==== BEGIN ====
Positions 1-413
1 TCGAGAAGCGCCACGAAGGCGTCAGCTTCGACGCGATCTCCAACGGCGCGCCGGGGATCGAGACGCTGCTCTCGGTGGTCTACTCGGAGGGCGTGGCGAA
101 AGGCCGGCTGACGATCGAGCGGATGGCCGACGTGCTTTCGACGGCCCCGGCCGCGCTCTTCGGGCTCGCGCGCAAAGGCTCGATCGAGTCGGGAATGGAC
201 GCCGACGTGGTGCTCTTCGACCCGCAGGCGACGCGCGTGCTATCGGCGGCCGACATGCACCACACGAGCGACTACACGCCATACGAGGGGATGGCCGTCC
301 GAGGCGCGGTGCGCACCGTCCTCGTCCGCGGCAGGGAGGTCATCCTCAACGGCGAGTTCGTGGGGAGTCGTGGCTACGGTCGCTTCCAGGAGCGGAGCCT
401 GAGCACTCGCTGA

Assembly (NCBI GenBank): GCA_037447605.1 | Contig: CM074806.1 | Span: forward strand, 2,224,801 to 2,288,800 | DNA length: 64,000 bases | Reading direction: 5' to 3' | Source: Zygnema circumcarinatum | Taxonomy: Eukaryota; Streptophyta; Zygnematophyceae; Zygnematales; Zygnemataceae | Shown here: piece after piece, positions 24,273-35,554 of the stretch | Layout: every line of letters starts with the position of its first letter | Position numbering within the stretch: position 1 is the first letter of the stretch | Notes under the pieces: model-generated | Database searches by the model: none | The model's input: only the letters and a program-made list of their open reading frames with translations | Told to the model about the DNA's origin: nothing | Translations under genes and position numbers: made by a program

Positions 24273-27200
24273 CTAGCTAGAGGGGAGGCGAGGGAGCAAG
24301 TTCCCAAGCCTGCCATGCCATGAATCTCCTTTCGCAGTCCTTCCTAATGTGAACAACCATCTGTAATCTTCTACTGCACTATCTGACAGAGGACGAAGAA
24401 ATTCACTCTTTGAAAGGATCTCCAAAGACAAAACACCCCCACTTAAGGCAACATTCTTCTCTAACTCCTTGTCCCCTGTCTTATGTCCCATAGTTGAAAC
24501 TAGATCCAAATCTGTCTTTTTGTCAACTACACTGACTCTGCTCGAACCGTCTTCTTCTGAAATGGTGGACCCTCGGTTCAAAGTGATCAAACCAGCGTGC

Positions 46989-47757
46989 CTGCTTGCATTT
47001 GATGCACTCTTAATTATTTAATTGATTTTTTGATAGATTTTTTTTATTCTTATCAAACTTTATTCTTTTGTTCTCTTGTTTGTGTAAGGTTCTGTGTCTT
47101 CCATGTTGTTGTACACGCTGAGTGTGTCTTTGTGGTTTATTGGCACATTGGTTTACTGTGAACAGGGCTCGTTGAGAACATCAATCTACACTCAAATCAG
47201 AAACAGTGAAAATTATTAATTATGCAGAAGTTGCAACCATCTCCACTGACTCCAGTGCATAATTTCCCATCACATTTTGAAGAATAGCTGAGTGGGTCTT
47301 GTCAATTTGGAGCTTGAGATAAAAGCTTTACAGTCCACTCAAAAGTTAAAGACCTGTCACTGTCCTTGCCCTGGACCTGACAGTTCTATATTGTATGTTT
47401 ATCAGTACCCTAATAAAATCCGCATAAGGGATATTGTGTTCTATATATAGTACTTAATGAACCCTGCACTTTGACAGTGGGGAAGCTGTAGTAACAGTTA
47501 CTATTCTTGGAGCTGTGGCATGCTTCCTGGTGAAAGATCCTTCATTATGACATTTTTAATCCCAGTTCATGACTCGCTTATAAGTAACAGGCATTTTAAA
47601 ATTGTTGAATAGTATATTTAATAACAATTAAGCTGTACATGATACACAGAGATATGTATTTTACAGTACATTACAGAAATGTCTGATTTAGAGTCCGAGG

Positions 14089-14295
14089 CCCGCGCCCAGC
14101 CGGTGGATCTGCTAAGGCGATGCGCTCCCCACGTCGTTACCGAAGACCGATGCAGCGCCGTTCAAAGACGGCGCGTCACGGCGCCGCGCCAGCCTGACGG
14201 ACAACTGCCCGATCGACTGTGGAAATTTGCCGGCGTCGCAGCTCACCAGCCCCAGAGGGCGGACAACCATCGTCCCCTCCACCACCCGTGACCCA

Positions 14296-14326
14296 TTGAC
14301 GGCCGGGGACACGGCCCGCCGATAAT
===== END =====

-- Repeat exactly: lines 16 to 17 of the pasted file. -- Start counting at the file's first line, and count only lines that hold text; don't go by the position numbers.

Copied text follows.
47101 CCATGTTGTTGTACACGCTGAGTGTGTCTTTGTGGTTTATTGGCACATTGGTTTACTGTGAACAGGGCTCGTTGAGAACATCAATCTACACTCAAATCAG
47201 AAACAGTGAAAATTATTAATTATGCAGAAGTTGCAACCATCTCCACTGACTCCAGTGCATAATTTCCCATCACATTTTGAAGAATAGCTGAGTGGGTCTT